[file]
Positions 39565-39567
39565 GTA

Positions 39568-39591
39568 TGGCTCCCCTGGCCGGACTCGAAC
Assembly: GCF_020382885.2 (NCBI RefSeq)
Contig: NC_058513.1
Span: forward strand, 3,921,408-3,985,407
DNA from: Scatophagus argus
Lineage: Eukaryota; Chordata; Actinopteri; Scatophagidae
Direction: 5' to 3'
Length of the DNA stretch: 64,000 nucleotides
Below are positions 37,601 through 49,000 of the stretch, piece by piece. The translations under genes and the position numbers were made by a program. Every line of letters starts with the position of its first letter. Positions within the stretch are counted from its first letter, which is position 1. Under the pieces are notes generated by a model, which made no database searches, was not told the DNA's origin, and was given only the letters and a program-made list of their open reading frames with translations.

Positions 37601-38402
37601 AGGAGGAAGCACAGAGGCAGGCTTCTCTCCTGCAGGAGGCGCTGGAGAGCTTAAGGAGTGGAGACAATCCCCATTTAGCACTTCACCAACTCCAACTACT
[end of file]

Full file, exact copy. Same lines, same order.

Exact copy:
Positions 39565-39567
39565 GTA

Positions 39568-39591
39568 TGGCTCCCCTGGCCGGACTCGAAC
Assembly: GCF_020382885.2 (NCBI RefSeq)
Contig: NC_058513.1
Span: forward strand, 3,921,408-3,985,407
DNA from: Scatophagus argus
Lineage: Eukaryota; Chordata; Actinopteri; Scatophagidae
Direction: 5' to 3'
Length of the DNA stretch: 64,000 nucleotides
Below are positions 37,601 through 49,000 of the stretch, piece by piece. The translations under genes and the position numbers were made by a program. Every line of letters starts with the position of its first letter. Positions within the stretch are counted from its first letter, which is position 1. Under the pieces are notes generated by a model, which made no database searches, was not told the DNA's origin, and was given only the letters and a program-made list of their open reading frames with translations.

Positions 37601-38402
37601 AGGAGGAAGCACAGAGGCAGGCTTCTCTCCTGCAGGAGGCGCTGGAGAGCTTAAGGAGTGGAGACAATCCCCATTTAGCACTTCACCAACTCCAACTACT